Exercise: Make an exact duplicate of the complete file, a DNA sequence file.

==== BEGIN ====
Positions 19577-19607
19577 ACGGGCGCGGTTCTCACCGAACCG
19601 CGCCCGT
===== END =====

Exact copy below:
Positions 19577-19607
19577 ACGGGCGCGGTTCTCACCGAACCG
19601 CGCCCGT